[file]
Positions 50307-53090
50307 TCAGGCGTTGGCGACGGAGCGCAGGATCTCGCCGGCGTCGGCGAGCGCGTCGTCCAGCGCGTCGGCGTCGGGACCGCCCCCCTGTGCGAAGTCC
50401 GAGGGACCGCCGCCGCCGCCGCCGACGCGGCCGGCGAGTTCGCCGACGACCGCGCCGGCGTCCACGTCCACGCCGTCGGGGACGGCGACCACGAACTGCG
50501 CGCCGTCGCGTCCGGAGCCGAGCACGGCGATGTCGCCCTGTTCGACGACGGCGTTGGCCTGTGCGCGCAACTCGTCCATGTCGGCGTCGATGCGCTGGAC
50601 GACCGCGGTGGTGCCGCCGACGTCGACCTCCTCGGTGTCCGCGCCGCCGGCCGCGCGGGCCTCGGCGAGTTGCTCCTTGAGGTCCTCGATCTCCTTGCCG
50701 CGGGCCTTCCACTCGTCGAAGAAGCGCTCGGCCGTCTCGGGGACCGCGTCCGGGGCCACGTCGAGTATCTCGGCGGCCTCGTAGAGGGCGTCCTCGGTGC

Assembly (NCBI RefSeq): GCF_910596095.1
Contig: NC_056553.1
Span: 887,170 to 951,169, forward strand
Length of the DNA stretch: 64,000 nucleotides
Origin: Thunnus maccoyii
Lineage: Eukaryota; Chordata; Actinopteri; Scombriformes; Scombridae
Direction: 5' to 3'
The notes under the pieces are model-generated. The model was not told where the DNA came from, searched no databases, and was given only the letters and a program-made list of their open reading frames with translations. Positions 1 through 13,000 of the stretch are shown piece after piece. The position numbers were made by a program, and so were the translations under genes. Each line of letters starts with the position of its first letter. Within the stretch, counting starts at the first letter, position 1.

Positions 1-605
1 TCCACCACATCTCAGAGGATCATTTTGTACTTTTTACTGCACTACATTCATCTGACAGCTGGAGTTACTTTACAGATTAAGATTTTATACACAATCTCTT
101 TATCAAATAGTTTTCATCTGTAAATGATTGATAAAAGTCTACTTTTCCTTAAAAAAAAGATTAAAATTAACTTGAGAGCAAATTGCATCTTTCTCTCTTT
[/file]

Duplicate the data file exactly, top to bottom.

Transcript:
Positions 50307-53090
50307 TCAGGCGTTGGCGACGGAGCGCAGGATCTCGCCGGCGTCGGCGAGCGCGTCGTCCAGCGCGTCGGCGTCGGGACCGCCCCCCTGTGCGAAGTCC
50401 GAGGGACCGCCGCCGCCGCCGCCGACGCGGCCGGCGAGTTCGCCGACGACCGCGCCGGCGTCCACGTCCACGCCGTCGGGGACGGCGACCACGAACTGCG
50501 CGCCGTCGCGTCCGGAGCCGAGCACGGCGATGTCGCCCTGTTCGACGACGGCGTTGGCCTGTGCGCGCAACTCGTCCATGTCGGCGTCGATGCGCTGGAC
50601 GACCGCGGTGGTGCCGCCGACGTCGACCTCCTCGGTGTCCGCGCCGCCGGCCGCGCGGGCCTCGGCGAGTTGCTCCTTGAGGTCCTCGATCTCCTTGCCG
50701 CGGGCCTTCCACTCGTCGAAGAAGCGCTCGGCCGTCTCGGGGACCGCGTCCGGGGCCACGTCGAGTATCTCGGCGGCCTCGTAGAGGGCGTCCTCGGTGC

Assembly (NCBI RefSeq): GCF_910596095.1
Contig: NC_056553.1
Span: 887,170 to 951,169, forward strand
Length of the DNA stretch: 64,000 nucleotides
Origin: Thunnus maccoyii
Lineage: Eukaryota; Chordata; Actinopteri; Scombriformes; Scombridae
Direction: 5' to 3'
The notes under the pieces are model-generated. The model was not told where the DNA came from, searched no databases, and was given only the letters and a program-made list of their open reading frames with translations. Positions 1 through 13,000 of the stretch are shown piece after piece. The position numbers were made by a program, and so were the translations under genes. Each line of letters starts with the position of its first letter. Within the stretch, counting starts at the first letter, position 1.

Positions 1-605
1 TCCACCACATCTCAGAGGATCATTTTGTACTTTTTACTGCACTACATTCATCTGACAGCTGGAGTTACTTTACAGATTAAGATTTTATACACAATCTCTT
101 TATCAAATAGTTTTCATCTGTAAATGATTGATAAAAGTCTACTTTTCCTTAAAAAAAAGATTAAAATTAACTTGAGAGCAAATTGCATCTTTCTCTCTTT